I finally managed to get hold of not one but two types of edible amaranthus, aka morogo and have started to propagate some cuttings in water. I wildcrafted these from plants *growing outside of my office. The plants are common weeds that tend to come up after rain on disturbed soil. Edible Amaranth is a plant I grew up with and which I associate very closely with my grandmother (whom I owe for my green thumb).
In southern Africa the leafy greens of the edible amaranths are cooked much like spinach and sometimes mixed with peanuts and tomatoes in a sauce. It is delicious and I hope to have grown these plants large enough by mid-summer to make my own. I’ve also learnt that some species are used as dye in North America and the grains are popped and used as a cereal.
Nutritional studies have found that amaranthus greens have far more nutrients than spinach and cabbages.
South Africa’s national Department of Agriculture has a handy brochure on growing amaranthus for food, which you can find here:
Amaranthus production Guide
There are many sub species of the plant and more being developed by growers. The most commonly found wild amaranthus in South Africa is Amaranthus thunbergi which is the indigenous variety I remember from my childhood. It has short, rounded leaves. I also tend to see what I think are Amaranthus viridis & Amaranthus hybridus growing wild a lot in Gauteng.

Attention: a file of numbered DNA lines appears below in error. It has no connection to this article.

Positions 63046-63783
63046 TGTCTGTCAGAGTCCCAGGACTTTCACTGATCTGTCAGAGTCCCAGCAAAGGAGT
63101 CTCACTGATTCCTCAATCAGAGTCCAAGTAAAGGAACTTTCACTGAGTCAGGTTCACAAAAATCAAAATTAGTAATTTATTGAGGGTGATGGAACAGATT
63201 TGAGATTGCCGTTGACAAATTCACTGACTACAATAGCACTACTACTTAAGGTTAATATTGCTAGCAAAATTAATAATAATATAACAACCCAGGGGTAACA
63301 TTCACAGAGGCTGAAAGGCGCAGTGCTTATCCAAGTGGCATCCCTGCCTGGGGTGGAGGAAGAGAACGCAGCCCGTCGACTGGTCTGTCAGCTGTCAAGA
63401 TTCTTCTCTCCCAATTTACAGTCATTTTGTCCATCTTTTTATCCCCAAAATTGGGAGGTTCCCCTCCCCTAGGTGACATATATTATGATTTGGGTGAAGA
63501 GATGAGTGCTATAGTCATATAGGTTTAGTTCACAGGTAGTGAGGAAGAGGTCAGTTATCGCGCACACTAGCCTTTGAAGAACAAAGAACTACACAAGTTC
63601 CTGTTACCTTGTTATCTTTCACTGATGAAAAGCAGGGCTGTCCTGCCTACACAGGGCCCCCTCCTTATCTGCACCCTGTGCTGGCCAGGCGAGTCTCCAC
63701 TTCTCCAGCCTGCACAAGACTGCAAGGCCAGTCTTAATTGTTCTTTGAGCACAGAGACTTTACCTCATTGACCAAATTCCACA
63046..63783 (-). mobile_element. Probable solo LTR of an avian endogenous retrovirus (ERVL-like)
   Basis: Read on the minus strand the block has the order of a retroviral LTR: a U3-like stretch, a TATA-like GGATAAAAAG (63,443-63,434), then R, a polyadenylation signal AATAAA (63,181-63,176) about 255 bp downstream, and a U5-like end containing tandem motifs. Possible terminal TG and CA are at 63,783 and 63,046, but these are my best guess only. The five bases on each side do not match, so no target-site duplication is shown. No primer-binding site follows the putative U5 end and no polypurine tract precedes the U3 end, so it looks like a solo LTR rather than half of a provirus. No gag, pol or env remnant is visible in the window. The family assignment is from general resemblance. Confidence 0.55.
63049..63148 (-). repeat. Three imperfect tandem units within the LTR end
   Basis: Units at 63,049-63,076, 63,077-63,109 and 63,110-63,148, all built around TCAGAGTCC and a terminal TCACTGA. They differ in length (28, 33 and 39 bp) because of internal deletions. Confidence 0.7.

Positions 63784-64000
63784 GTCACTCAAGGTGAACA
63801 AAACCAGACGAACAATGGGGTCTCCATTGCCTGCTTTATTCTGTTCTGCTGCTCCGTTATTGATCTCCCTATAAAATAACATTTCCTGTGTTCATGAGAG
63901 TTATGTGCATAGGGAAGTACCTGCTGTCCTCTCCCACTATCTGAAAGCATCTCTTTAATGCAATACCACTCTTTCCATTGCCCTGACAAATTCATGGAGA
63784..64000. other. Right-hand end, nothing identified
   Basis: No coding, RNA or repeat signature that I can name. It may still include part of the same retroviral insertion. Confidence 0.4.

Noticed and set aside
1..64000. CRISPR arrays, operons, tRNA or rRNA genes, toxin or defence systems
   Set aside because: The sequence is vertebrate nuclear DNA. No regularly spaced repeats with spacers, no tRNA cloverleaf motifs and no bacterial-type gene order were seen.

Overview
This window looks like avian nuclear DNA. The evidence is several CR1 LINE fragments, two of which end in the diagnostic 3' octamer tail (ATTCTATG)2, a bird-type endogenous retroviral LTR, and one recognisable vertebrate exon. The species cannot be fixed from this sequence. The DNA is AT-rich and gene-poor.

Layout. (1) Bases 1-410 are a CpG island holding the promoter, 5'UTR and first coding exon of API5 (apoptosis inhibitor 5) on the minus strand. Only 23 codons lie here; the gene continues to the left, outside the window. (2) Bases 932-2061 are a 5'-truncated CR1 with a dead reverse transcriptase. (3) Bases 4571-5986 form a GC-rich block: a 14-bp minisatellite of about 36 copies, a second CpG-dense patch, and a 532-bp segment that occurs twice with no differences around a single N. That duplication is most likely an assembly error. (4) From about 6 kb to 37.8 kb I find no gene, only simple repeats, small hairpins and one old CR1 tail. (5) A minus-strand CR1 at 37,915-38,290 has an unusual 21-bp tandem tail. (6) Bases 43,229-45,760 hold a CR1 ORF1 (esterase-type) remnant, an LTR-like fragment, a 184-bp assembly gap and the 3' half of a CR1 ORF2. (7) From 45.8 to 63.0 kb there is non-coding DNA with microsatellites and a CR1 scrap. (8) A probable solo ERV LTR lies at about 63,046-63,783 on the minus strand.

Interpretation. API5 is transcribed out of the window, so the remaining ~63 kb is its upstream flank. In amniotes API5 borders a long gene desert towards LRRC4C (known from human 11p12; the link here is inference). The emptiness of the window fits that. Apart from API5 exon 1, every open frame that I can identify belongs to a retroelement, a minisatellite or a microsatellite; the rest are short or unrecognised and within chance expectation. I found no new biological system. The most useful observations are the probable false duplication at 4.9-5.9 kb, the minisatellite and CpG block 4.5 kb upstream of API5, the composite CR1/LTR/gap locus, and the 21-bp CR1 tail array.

A popular ornamental & edible type is Amaranthus caudatus aka Love Lies Bleeding which has long, drooping plumes of red flowers that become the seed heads. Amaranthus Spinosus is a spiny type as you can tell by the name, with a thin spine at the base of each leaf. Still edible, but seems hardly worth the trouble.
I am still on the hunt for the exact sub species names of the two that I’ve collected. One is deep red all over (and left a slight pink dye on my fingers and the first water in the cup). The little leaves curve downwards which may help me identify it:
The other is green with red stems, which I suspect could be a type of hybridus. The leaves are green with reddish veins and point upwards in a V shape. This one has come up in my garden from time to time but I’ve never let it grow:
I’m looking forward to seeing how these little plants do in the weeks ahead. I’m growing them indoors for now, on a bright windowsill in clear class containers. These are old baby food jars (Reuse, Reduce, Recycle).
*It is very important to note that amaranths found growing in very poor soil and during droughts can contain a lot of nitrates. Roadside plants may also have a lot of pollutants and even poisons on them applied by municipal / parks authorities. Do not ingest these if you can avoid it. Rather collect seeds or propagate them and consume the fresh leaves that have grown in your care.